Today’s post finishes our Spelling Dictation Faux Pas series.
Let’s examine the last of the common teaching dictation errors that can slip into our presentation of new spelling words. To follow along, see your SWR book p. 75.
Faux Pas #11: Doing all the mental thinking for the student.
Engage him fully: have him identify syllable breaks, drive the teacher’s fingergrams and chalk, proofread the word, and analyze it.
This is a very common habit that teachers develop. Yes, you’re the teacher and you’re giving the student all the information he needs to be able to write a new word accurately the first time. However, that does not mean he can sit there and tune out while you do all the talking. His brain needs to be actively involved in the entire process. You only fill in the pieces that are missing or that he needs to be accurate. The dictation process is meant to replicate the process he needs to go through himself when he’s spelling a word from memory. That means he needs to think to himself, “I think to spell […], three syllables, first syllable…” and so on.
Faux Pas #12: Assuming the student properly corrected the words.
Double check the student log.
Part of the dictation dialogue is to ask, “Does yours look like mine?” Without batting an eye, many students will nod affirmatively, “Yep!” when in fact there are errors. This is much easier to spot when you’re working one-on-one, but impossible to catch when you have a group or an entire class. Work it into your planning to look over their books on a regular basis. When you do find errors, don’t fix them for the students! Leave a post-it and have him go in and fix them, or set up time to go through some of the errors with the group, asking the kids to be better editors of their own work.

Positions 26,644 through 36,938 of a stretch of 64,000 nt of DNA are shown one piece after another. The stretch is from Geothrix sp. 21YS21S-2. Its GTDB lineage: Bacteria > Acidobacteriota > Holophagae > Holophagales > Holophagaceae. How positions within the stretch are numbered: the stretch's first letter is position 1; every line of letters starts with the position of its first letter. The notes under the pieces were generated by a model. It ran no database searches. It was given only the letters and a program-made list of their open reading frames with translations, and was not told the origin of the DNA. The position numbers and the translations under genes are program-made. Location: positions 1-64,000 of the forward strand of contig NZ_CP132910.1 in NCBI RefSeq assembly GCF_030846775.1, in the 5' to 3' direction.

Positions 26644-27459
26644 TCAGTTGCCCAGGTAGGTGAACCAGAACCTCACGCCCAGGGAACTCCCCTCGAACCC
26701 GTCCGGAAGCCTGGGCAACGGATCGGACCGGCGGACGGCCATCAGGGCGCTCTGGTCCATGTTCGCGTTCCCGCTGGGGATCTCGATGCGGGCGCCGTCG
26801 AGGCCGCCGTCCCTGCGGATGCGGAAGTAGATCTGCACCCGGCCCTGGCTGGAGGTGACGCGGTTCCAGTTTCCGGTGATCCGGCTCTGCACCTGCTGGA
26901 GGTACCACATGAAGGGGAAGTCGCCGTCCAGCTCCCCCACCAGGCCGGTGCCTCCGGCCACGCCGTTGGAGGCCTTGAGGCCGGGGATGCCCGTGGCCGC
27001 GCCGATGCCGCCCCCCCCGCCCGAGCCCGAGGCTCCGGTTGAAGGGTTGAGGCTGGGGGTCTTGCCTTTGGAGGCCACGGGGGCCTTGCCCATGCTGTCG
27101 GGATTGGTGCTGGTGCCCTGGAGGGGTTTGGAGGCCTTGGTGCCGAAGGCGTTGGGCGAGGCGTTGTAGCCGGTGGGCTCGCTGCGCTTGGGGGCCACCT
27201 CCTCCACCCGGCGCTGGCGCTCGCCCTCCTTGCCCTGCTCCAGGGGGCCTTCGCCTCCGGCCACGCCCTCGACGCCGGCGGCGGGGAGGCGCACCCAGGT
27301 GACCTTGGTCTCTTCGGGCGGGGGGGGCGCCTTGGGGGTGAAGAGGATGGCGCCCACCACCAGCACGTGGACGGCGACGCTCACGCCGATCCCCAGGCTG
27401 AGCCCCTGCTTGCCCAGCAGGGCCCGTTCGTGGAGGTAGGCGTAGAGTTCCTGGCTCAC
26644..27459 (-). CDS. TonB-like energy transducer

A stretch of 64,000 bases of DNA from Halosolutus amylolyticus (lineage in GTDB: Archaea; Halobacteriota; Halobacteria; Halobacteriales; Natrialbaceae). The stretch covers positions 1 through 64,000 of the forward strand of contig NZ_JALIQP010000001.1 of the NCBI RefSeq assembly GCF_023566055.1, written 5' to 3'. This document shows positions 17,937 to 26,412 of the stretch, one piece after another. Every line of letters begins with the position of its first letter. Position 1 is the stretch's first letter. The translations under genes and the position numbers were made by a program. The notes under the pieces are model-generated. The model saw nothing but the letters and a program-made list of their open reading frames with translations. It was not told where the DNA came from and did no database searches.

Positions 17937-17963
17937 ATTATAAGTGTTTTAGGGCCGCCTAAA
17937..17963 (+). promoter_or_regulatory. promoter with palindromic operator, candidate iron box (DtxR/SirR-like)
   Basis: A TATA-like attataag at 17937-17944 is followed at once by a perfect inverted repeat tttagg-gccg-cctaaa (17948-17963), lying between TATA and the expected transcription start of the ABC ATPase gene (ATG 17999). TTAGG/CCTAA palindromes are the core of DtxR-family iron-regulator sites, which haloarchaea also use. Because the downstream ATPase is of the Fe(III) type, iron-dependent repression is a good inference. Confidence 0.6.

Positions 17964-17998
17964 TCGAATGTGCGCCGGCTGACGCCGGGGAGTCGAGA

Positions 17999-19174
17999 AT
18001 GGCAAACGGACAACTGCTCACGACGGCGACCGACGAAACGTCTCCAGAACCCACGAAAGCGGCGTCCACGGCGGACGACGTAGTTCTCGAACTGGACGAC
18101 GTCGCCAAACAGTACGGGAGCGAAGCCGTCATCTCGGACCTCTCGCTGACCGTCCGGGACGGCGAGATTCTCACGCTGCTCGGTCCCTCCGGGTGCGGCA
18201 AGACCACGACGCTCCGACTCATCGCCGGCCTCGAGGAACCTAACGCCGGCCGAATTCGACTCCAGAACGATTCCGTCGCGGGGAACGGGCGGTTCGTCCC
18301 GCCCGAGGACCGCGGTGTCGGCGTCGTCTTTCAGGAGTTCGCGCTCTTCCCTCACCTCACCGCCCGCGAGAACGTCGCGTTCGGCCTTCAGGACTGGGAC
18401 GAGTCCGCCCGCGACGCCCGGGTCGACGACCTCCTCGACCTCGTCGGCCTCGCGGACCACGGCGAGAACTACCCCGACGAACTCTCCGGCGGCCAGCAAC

Faux Pas #13: Allowing the student to correct a portion of a misspelled word.
He should erase the entire word to sound it out and rebuild.
You want the student to write the word from beginning to end correctly, saying each sound as he writes it. If he goes back and just fixes one letter or part of a syllable, he misses the flow of that word written and spoken from start to finish, which is exactly what you want the brain to remember.
When you have practiced, studied, and are able to fine tune your dictation presentation, it really is cause for celebration. However, it does take continued practice. Old habits carefully creep back in. Keep working on it. The fruits of your labors are plentiful!
In this short video, I demonstrate how to teach the word “hallelujah,” word #2000 from the Wise Guide for Spelling. I had a group of high schoolers that were wrapping up the school year, and believe me, we celebrated after finishing this last list.
Before watching the video, review the list of the Spelling Dictation Faux Pas on SWR p. 75. Watch the video carefully for any mistakes that I may have made. There is an error. See if you can find it.Share